Jones so impressed his employers at KMJQ that just before starting his final semester at Texas A&M, they offered him a program manager position at a Detroit sister station. “It was a fantastic opportunity, but I was a first-generation college student and I told them, ‘I’ve got to finish,’” he recalled. “I often think about that because it was truly one of those crossroads decisions.”
Out in the World, Part 1: The Sales Bug
After graduation, Jones worked in advertising for The Eagle newspaper in Bryan. Starting with classified ads, he quickly learned how to make more sales since he needed to support his wife and, by then, kids. He got paid by the inch and always pushed for more lines. “I learned how to sell without any formal training,” he said. “I just asked questions. If someone called about placing a garage sale ad, I’d ask, ‘Do you have a car you’d like to sell too? What about a washer-dryer?’ and I just kept increasing the ad size.”
Dean Jones meets with the Mays Business School Dean's Advisory Board.
Managers noticed his sales prowess and moved him to the more lucrative display ad sales. Standard sales procedure was to show business owners mocked-up ads in hopes they would be excited and sign on. After trying this for a while, Jones set his own course. Drawing on his journalistic training to ask open-ended questions, he started conversations with potential clients. “Tell me about your marketing strategy,” he would say. Sometimes, he recommended another form of advertising to achieve certain goals. This selling strategy built trust.
“I focused more on what they were trying to accomplish than what I was trying to sell,” he said. “And what happened was those clients started saying, ‘Look, I’m trying to do this, should I run an ad in the newspaper, on the radio or should I put it on TV?’ I always put the customer’s needs first. Only when it was right for them would I say, ‘This is when I would run a double-truck, full-color ad in the Eagle.’” This approach helped Jones become The Eagle’s top ad salesperson. “I still teach customer-centric selling today,” he added.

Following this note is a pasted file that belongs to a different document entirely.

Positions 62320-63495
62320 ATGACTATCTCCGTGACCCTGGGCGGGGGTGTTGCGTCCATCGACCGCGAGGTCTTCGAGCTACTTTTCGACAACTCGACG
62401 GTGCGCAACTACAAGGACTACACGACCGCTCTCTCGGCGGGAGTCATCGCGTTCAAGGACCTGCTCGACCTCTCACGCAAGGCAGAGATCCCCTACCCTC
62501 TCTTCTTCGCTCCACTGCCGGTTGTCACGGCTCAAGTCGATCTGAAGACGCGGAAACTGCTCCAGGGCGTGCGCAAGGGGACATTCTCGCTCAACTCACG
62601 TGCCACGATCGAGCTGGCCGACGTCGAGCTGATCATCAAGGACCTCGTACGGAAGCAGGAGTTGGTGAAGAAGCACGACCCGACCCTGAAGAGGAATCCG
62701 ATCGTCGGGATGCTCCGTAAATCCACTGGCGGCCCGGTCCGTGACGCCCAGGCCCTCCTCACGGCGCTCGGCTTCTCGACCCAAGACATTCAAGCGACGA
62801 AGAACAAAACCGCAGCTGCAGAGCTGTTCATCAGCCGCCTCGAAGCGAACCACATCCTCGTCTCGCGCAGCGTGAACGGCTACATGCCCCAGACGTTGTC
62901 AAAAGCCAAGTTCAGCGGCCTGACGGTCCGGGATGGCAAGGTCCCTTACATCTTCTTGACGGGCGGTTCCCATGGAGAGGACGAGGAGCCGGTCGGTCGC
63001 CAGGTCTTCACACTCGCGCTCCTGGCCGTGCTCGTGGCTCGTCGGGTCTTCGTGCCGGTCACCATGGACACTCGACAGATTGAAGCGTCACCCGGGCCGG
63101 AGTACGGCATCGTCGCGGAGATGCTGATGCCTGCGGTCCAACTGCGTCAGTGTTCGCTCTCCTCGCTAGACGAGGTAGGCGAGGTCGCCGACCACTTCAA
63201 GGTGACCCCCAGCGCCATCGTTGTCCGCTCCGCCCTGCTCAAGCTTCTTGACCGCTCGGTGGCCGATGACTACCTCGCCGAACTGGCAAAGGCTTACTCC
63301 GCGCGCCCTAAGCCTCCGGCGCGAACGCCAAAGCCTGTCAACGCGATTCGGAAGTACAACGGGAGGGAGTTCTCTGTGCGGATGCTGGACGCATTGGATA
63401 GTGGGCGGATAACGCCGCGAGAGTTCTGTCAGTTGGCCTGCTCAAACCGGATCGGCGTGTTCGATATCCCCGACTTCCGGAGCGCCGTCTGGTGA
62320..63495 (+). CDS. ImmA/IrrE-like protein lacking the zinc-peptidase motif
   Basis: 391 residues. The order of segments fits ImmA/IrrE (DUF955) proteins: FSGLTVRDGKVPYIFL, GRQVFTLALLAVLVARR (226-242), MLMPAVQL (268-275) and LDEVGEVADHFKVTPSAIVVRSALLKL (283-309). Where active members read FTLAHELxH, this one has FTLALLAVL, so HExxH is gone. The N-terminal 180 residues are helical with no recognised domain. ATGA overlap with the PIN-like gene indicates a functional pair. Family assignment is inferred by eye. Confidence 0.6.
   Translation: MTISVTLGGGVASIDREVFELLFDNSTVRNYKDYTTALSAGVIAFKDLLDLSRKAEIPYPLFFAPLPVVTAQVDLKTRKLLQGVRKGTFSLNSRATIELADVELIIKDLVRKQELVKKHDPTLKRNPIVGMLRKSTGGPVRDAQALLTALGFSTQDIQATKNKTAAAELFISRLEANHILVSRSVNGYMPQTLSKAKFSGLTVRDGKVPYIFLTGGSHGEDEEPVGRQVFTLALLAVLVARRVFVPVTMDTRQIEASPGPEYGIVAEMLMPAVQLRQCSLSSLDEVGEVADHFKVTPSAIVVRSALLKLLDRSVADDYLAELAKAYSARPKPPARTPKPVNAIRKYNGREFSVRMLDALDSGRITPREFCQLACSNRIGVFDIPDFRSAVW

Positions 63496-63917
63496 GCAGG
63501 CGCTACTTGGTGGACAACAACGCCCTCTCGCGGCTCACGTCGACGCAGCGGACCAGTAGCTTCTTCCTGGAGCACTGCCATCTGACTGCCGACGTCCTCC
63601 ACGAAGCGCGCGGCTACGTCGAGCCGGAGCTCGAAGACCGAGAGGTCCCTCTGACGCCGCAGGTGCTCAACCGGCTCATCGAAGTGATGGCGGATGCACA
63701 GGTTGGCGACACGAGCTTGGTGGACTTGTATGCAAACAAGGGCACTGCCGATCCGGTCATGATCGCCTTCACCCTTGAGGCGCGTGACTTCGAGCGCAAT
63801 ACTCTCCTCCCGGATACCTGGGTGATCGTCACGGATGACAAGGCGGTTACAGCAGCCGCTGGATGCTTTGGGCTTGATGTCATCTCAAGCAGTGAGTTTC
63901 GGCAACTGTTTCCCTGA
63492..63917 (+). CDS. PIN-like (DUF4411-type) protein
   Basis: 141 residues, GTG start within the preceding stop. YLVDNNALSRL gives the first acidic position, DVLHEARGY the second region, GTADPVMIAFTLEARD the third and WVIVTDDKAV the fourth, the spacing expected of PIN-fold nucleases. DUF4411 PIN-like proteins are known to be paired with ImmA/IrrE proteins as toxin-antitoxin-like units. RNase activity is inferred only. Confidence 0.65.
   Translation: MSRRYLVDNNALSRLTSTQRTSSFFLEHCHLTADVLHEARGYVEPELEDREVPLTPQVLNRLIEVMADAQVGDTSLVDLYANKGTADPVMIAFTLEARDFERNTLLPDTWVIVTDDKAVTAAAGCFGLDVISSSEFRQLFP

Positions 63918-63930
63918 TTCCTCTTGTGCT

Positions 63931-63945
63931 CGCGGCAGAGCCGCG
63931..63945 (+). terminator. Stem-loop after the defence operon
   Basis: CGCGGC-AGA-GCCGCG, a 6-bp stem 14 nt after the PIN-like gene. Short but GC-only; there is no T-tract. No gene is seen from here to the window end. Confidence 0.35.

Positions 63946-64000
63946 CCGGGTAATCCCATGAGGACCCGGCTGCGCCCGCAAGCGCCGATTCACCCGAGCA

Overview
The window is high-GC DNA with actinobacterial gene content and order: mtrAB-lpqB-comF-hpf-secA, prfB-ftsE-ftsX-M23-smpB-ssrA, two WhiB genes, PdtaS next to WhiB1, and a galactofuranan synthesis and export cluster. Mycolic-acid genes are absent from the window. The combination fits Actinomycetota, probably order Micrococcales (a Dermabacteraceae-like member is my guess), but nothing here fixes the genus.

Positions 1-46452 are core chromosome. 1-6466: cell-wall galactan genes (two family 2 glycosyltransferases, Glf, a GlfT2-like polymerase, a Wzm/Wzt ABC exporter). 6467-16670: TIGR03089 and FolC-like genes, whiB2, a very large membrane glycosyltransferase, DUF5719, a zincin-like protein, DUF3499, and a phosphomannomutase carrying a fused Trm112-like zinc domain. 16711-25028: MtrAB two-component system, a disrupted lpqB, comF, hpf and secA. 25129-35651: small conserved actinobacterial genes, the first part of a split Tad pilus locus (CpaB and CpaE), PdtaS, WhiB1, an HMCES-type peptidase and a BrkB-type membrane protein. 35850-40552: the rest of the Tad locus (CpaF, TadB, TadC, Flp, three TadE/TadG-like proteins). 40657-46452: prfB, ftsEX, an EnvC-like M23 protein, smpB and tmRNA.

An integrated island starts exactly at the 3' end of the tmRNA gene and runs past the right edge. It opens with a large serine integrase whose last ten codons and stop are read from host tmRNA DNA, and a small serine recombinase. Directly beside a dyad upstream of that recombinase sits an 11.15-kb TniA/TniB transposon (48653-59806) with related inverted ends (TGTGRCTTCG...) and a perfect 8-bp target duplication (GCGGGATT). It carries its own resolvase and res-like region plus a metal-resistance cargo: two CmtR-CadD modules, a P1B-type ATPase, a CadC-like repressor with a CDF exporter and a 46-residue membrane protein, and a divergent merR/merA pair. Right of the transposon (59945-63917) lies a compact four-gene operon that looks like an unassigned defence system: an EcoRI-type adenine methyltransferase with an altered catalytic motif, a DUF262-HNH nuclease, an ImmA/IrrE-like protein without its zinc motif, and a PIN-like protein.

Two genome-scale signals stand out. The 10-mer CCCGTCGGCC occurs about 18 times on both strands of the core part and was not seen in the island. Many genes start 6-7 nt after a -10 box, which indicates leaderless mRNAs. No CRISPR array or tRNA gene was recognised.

On Campus, Part 2: Meeting a Life-Changer
Wanting to build on his success in advertising sales, Jones decided to pursue an MBA and was fortunate to be taken under the wing of the late Dr. Dan Robertson, then head of Texas A&M’s MBA program. “He was a life changer,” Jones said. “I walked into his office knowing nothing about getting an MBA, and he helped me understand the process and how to study for the graduate management admission test, and I got in.”
While pursuing his MBA, Jones met an executive from Quaker Oats who visited College Station to speak to his class. This key connection led to a post-graduation job as a sales representative for the company covering 100 grocery stores in the Houston area, along with selling to a major supermarket chain’s head buyer and a wholesaler.
Out in the World, Part 2: Honing His Craft
After rising in sales with Quaker Oats in Houston and in the Southeast, including South Carolina, where he remembers supplying the grocery chain that sold the most grits in the country, Jones moved to Nabisco. In Greenville, South Carolina, he was given a sales team that was ranked lowest in the division at No. 86. “I started reading more about how to motivate salespeople because I needed to turn this team around,” he said. “I was re-engaging the team using motivational theories I’d read about. I was out in the field with them, and I was constantly teaching and looking at opportunities in the stores.” Within a year, the sales team leapt to No. 2 in the division.
Dean Jones and his wife, Fern, celebrate Mays Business School's 50th anniversary with their grandkids at The George Hotel in September 2018.
Through his success with the Greenville team, Jones discovered his passion for teaching and research. That’s when the idea of going back to college again occurred to him. Once more, he only had eyes for Texas A&M. After career moves with Nabisco and then Frito-Lay brought him back to Houston, he applied to a Ph.D. program in Mays.
On Campus, Part 3: The Ph.D.
When Jones returned to College Station for the third time, he was a rarity: a doctoral student who had 10 years of high-level industry experience with Fortune 100 companies. He began collecting awards—the Department of Marketing’s Doctoral Research Excellence Award in 1995, the Department of Marketing’s Doctoral Student Teaching Excellence Award in 1996 and 1997, and The Association of Former Students’ prestigious university-wide award for teaching in 1997.
Plus, he distinguished himself as a researcher, winning a $44,000 Frito-Lay Dissertation Grant. “It is rare for doctoral students to earn financial support for their dissertations, especially that amount,” said Dr. Paul Busch, a current Mays professor who headed the marketing department at the time. “Eli has far exceeded our expectations with his stellar performance across all dimensions of his academic career.”